The contents can be anything that you'd like. Common ingredients include red onion, bell pepper, salsa and other things with zesty flavors, but you can customize them as you see fit. You can even indulge in some cheese as long as you use it in moderation! Crumbled feta will taste divine with some bacon or ham.

As for preparation, quesadillas are usually fried, but you can also pop them in the oven if you're trying to watch your oil intake. Enjoy your yummy and healthy breakfast!

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Written By:

Claudia Montez is a content specialist with over four years of experience, currently working with MealFan. Her background in marketing and her experiences raising a family have given her insight into a wide variety of subjects. When not writing, she enjoys spending time with family, art, music, and the beach.

Reviewed By:

Founder Ray Spotts has a passion for all things natural and has made a life study of nature as it relates to health and well-being. Ray became a forerunner bringing products to market that are extraordinarily effective and free from potentially harmful chemicals and additives. For this reason Ray formed , a company you can trust for clean, effective, and healthy products. Ray is an organic gardener, likes fishing, hiking, and teaching and mentoring people to start new businesses. You can get his book for free, “How To Succeed In Business Based On God’s Word,” at . 

Photo by Cleanlight Photo on Unsplash

Source : Trusted Health Products More   

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FDA: Monitor COVID Vaccine Recipients for Facial Paralysis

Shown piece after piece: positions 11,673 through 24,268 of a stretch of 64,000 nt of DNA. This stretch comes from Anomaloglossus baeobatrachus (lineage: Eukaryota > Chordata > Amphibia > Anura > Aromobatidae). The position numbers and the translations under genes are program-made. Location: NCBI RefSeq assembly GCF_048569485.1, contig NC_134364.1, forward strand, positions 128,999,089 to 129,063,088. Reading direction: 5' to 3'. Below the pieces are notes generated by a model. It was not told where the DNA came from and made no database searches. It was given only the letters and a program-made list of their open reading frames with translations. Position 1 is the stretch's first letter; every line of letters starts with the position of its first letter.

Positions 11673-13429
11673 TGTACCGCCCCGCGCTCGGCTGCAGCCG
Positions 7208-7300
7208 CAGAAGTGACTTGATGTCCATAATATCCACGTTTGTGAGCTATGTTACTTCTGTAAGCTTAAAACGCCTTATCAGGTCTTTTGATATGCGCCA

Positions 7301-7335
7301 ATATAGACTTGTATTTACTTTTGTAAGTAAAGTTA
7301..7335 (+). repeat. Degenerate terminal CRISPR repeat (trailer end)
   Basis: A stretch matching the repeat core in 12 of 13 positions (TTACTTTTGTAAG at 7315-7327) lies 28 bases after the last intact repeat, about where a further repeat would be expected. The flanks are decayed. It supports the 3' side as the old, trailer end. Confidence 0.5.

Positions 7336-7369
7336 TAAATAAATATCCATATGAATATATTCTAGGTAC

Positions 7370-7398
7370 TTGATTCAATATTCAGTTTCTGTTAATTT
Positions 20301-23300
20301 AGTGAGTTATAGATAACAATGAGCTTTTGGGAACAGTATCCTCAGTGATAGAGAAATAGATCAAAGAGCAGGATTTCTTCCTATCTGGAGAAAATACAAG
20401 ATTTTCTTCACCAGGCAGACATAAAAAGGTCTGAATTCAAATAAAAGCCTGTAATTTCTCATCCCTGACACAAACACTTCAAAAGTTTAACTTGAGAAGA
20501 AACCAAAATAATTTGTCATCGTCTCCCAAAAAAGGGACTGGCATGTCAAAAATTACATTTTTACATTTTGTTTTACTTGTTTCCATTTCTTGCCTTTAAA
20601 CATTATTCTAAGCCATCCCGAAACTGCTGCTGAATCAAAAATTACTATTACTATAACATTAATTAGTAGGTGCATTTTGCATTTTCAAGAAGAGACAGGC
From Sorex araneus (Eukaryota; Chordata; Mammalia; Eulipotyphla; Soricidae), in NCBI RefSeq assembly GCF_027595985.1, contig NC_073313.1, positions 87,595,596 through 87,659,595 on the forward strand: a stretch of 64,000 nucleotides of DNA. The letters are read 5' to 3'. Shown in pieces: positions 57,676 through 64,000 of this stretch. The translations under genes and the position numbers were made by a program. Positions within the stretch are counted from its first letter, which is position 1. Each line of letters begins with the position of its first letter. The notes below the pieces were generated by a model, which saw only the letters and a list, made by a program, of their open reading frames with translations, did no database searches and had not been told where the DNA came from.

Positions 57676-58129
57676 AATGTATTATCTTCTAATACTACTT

Media is featuring a near-24/7 stream of propaganda encouraging the public to get a COVID-19 vaccine. Most of the advertisements make no mention of the potential adverse effects associated with it, which is a key factor necessary for informed consent. Facial paralysis, sometimes referred to as Bell’s palsy when it has no known cause, is one such adverse effect. During Phase 3 clinical trials of mRNA COVID-19 vaccines, more cases of facial paralysis occurred in the vaccine groups (seven out of 35,654) compared to the placebo group (one out of 35,611), leading the U.S. Food and Drug Administration (FDA) to recommended monitoring vaccine recipients for facial paralysis.1 Facial Paralysis’ Ties to COVID Vaccine In response to the FDA recommendation to monitor for facial paralysis following COVID-19 vaccination, and noting that the clinical trials did not establish a causal relationship, a team of French researchers explored the connection further using the World Health Organization pharmacovigilance database, VigiBase.2 They concluded that the COVID-19 vaccines did not appear to have an association with facial paralysis, stating “if an association between facial paralysis and mRNA COVID-19 vaccines exists, the risk is likely very low, as with other viral vaccines.”3 However, it should be noted that the control groups used for comparison were not inert placebos, but one group using “other viral vaccines” and one group that received influenza vaccines. It’s well-known that Bell’s palsy is an adverse effect following vaccination, so all the study found is that COVID-19 vaccines do not increase the risk above and beyond that of other viral vaccines. For instance, an association between administration of the inactivated influenza vaccine and onset of Bell’s palsy symptoms has been previously documented,4,5 so comparing COVID-19 vaccines to flu vaccines isn’t giving a true picture of risk, as would emerge if compared to an inert placebo. As the researchers noted:6 “Isolated facial paralysis after vaccination has been reported as case reports for decades with almost all viral vaccines, and it is thought to be immune mediated or induced by viral reactivations (eg, reactivation of a herpes virus infection) … When compared with other viral vaccines, mRNA COVID-19 vaccines did not display a signal of facial paralysis … the reporting rate of facial paralysis after mRNA COVID-19 vaccination found in the present study is not higher than that observed with other viral vaccines.” This isn’t to say that cases weren’t reported, however. Out of 133,883 adverse drug reactions reported following mRNA COVID-19 vaccines reported to VigiBase on March 9, 2021, the researchers identified 844 facial paralysis-related events, including (some of the cases reported multiple adverse events): 683 cases of facial paralysis 168 cases of facial paresis 25 cases of facial spasms 13 cases of facial nerve disorders Cases ‘Almost Always Dramatically Underreported’ WHO’s VigiBase pharmacovigilance database uses data from different systems, including the U.S. Vaccine Adverse Event Reporting System (VAERS), which makes up about one-third of the reports used in the French study.7 Adverse events are notoriously underreported to VAERS and other pharmacovigilance databases, which rely on mostly voluntary reports, making it difficult to draw population-wide estimates from their data. As noted by Al Ozonoff, Ph.D., of Harvard Medical School in MedPage Today, adverse event cases are “almost always dramatically underreported in terms of the incidence of events. I think we simply don't have enough data right now to come to a firm conclusion."8 Study co-author Charles Khouri, PharmD, of University Grenoble Alpes in France, also told MedPage Today, "While spontaneously reversible in the vast majority of cases, facial paralyses are serious and debilitating adverse drug reactions. Should a link be established, this adverse reaction has the potential to hamper the vaccination campaign."9 Palsy Case After Second Dose Warrants Further Investigation The Phase 3 clinical trials of the COVID-19 mRNA vaccines had enough Bell’s palsy cases to suggest a potential safety signal,10 which is information on an adverse event that may be caused by a medicine or vaccine that warrants further investigation. The French study suggested no higher safety signal for COVID-19 vaccines and Bell’s palsy compared to other vaccines, but limitations to the data were present. Other studies, however, have called for more investigation. A case report published in Brain, Behavior & Immunity Health described a 57-year-old woman with a history of Bell’s palsy, who developed the condition less than 36 hours after receiving her second dose of the Pfizer-BioNTech COVID-19 vaccine.11 Her symptoms, including facial droop, got worse over the next 72 hours, and the case was significant enough that the researchers, with Adventist Health White Memor